Kenya Court Suspends VAT on Insurance Brokerage

The Kenyan High Court has on issued a ruling suspending value-added tax (VAT) on insurance agency and insurance brokerage services, pending the hearing and determination of a petition by the Association of Kenya Insurers (AKI).

VAT was made effective by the Tax Laws (Amendment) Act 2020 on 25 April.

In a commentary, international professional services firm EY notes that AKI sought the conservatory order on the grounds that the amended tax law contravenes key constitutional provisions such as general provisions relating to the Bill of Rights, national values, the right to equality and freedom from discrimination, public access and participation, principles of public finance and the general provisions of the Constitution.

EY, in its bulletin Indirect Tax Alert, said, “In arriving at its decision, the Court concluded that the petitioner had demonstrated that it had an arguable case on whether it was accorded adequate opportunity to engage in public participation, among other pertinent matters.

“It was the Court’s general finding that the petition raised triable issues with chances of success. It was, therefore, justified and necessary for the conservatory orders sought to be granted in order to preserve the current state pending the determination of the petition.”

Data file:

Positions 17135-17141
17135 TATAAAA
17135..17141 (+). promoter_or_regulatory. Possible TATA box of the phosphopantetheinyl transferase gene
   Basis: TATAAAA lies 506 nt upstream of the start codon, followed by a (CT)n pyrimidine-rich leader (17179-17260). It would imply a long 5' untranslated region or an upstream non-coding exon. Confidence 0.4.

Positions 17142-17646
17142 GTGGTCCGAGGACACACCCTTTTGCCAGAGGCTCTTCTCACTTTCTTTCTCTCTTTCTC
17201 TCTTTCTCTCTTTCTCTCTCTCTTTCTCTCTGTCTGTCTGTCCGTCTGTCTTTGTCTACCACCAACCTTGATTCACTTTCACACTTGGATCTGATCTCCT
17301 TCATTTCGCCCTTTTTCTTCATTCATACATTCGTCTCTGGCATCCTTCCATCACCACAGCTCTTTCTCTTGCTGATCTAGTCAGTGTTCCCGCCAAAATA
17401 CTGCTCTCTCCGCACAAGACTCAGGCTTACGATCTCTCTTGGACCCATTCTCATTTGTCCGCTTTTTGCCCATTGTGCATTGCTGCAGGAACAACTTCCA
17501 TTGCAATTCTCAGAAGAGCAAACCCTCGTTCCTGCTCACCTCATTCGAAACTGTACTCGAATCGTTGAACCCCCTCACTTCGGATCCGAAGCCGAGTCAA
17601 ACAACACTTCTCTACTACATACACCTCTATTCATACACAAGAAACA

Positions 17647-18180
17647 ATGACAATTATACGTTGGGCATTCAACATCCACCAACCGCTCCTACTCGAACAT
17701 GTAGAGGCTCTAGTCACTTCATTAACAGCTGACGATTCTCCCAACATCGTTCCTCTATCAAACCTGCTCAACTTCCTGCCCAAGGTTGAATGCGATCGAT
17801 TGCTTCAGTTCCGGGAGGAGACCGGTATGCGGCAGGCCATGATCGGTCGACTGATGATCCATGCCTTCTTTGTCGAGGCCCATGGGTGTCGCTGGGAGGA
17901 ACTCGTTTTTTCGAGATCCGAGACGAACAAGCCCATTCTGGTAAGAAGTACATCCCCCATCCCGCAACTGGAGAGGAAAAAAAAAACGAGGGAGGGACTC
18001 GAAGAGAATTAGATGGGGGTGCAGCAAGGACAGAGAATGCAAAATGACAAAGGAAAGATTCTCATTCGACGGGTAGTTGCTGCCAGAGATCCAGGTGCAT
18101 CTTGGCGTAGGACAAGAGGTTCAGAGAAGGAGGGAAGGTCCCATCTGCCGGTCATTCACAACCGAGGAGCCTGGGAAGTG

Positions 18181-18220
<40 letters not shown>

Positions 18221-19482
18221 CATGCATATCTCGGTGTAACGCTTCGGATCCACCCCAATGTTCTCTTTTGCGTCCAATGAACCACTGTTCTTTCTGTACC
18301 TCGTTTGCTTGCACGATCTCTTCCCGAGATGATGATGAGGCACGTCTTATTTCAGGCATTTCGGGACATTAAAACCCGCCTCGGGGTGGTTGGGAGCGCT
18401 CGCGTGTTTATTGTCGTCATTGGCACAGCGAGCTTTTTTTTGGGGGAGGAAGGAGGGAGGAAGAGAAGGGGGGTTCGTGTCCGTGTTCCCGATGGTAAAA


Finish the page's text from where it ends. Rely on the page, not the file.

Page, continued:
Next steps

The issuance of a conservatory order implies that these services will revert to the exempt status they enjoyed prior to the amendment until the suit is heard and determined by the Court. Should the petition fail, these services shall be deemed to have been subject to VAT effective 25 April 2020.

EY added, “It is important to note that while this ruling provides temporary relief to insurance companies, the affected parties should consider making a provision for the payment of the VAT in case the petition fails.”

The firm also advises insurance brokers and agents who had registered for VAT between 25 April and 16 July 2020 should evaluate the pros and cons of remaining as registered taxpayers vis-à-vis deregistering, bearing in mind the outcome of the petition is unknown. It is also notable that the deregistration process is in most cases lengthy and a taxpayer is still required to continue filling VAT returns until the deregistration is completed by the Kenya Revenue Authority (KRA).

For those brokers and agents which choose to retain their registration status, they should ensure that they file VAT returns until the petition is heard and determined by the Court. If they supply other taxable services, they should continue charging and remitting VAT to the KRA.

Credit: Insurance Review


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